Then followed a steep, winding decent, carefully picking off the slow moving Lorries in between fast approaching corners and patchy tarmac all the way down to a narrow bridge. The decent was over in a matter of minutes, the bridge crossed a deep crevasse between two steep hills; the one I had come down, and the other I was about to climb up.
The heat continued to rise with the sun in the sky, sapping every last drop of energy. Gasping for water, food and shelter I stopped a couple of times at roadside shops, eventually arriving at Bilaspur exhausted; only thirty-eight miles further on, but I was done.
In the morning I woke early, refreshed from a long rejuvenating sleep and ready to push on. Two days cycling through hilly terrain remained, culminating in a climb up to McLeod Ganj sitting at just under 2000 meters. The road was quieter, fluctuating up and down through picturesque villages of brightly coloured and beautifully maintained houses. The houses were often grand in size and design, surely built during the rule of the British Empire.
It really was a joy to behold and, encouraged by swift progress early on, the potential overnight stop mentally moved further towards Dharamshala. First from Hamirpur to Nadaun then to Jawala, and finally to Kangra. The plan was to cycle for as long as was comfortably possible, every mile covered one less for the final day. Between Jawala and Ranital the heat overcame me again without warning. Yes you get tired, but refuelling and pushing through tiredness is just part of the daily grind. The heat, however, just strikes you down like a baseball bat to the forehead. I pushed on with tunnel vision towards Ranital, stopping to rest and refuel. There was nowhere to stay overnight though, and feeling slightly better after the rest I decided to cycle on to Kangra.
The fluctuations in the road began to swing ever higher and lower, the road surface deteriorated and, nearing the top of a particularly steep climb, the long muscle running between the knee and the groin on the inside of both thighs cramped simultaneously. “My word” I said, “That smarts a bit,” (or words to that effect) before unceremoniously disembarking into a fit of spasms as what seemed like every muscle in my body cramped; neck, jaw, back, hands, calves, thighs, feet. Hobbling around with arms and legs jerking uncontrollably, whaling at the top of my voice in agony, I must have looked like a lunatic escaped from hospital. For the third time in a week I was laying on my back in the dirt looking up at the sky wondering how I would ever make it to the next town.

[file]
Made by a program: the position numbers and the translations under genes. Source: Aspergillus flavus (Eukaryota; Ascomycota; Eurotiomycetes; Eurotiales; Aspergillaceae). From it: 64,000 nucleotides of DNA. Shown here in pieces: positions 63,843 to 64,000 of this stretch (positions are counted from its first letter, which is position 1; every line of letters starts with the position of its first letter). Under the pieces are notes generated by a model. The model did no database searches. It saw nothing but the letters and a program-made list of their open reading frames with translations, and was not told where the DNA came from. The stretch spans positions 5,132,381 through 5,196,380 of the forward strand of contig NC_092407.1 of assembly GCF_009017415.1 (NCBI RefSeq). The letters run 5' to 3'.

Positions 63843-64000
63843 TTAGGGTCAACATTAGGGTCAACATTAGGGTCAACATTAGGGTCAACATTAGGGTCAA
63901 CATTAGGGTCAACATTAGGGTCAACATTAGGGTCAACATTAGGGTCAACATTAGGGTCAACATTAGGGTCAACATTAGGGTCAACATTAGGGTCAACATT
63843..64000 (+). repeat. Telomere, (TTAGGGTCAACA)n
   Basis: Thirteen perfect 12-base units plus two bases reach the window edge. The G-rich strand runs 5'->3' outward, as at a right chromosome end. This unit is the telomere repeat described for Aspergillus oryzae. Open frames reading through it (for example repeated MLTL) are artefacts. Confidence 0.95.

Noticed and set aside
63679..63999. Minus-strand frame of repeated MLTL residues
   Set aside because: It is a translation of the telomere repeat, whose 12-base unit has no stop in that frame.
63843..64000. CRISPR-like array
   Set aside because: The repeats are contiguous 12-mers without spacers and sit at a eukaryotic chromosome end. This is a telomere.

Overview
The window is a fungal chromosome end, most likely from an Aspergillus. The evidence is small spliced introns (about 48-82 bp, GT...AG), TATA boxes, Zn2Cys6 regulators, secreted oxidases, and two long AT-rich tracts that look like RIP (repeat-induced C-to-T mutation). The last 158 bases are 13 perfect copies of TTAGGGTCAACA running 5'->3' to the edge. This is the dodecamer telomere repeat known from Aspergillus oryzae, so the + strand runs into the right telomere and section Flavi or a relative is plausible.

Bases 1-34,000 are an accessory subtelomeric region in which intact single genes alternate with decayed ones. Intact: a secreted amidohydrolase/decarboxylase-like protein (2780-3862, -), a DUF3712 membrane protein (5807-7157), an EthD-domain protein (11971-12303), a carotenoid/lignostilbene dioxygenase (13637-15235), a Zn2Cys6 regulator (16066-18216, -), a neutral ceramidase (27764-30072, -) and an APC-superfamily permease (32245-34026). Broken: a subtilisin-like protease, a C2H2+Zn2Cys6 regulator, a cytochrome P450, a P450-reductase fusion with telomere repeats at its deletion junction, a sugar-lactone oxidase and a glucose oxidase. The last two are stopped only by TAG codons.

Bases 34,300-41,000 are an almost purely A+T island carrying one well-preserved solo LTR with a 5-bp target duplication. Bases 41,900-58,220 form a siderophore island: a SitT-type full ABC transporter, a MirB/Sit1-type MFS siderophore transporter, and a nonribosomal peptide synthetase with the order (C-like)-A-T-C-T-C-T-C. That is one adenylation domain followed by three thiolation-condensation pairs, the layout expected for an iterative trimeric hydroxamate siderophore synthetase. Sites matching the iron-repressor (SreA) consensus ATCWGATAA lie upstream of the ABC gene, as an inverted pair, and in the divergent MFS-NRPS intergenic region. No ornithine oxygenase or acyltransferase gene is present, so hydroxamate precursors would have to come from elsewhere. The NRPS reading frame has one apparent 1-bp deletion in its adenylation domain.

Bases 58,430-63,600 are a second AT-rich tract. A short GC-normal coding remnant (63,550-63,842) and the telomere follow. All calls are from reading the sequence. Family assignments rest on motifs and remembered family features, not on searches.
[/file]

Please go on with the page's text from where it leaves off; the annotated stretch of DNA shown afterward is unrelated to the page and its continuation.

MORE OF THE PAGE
I had been on the road for ten hours, and as I lay there sweating I realised that the sun was going to fall along with the temperature. Under the circumstances that seemed like a good enough reason to get up and carry on. It was slow going, the hills continued to get bigger until I passed through a tunnel to see my first glimpse of the snow topped Himalayas. It is those little visual rewards that serve as a reminder of how far I have come, and as motivation to keep cycling on. The road continued to get tougher and tougher, ending the eighty-four mile ride with a nine mile climb complete with a double summit, I arrived into Kangra after almost thirteen hours, delirious.
‘So near yet so far’ was the theme for the final day cycling up to McLeod Ganj as the goal posts kept moving further up the hill. Since leaving Mumbai I have been focused on getting to Dharamshala, a ten mile climb from Kangra, however, after checking the address I found I was actually staying in a village near McLeod Ganj, Upper Bhagsu, six miles further up the mountain. Of course, my accommodation was situated at the end of a long steep stair case up a twenty-five degree single track road. Carrying Shurly Anne and the bags up the stairs after pushing her up the road was a fitting end to a brutal week. But it didn’t matter; I had arrived.
What would I cycle all this way to do?
Another challenge of mind, body and soul in the form of Yoga teacher training. Twenty-eight days of intensive training in the practice of Yoga, meditation, philosophy, physiology, anatomy and teaching practices. I last practised Yoga nine years ago and my curiosity was reignited again when in Dubai. I’m an advocate of following your curiosity and I’m keen to pick up new skills and continue to deepen my understanding of the relationship between mind, body and spirit. I’m not sure where this will take me but it promises to be a transformational journey, I’ll let you know how I get on.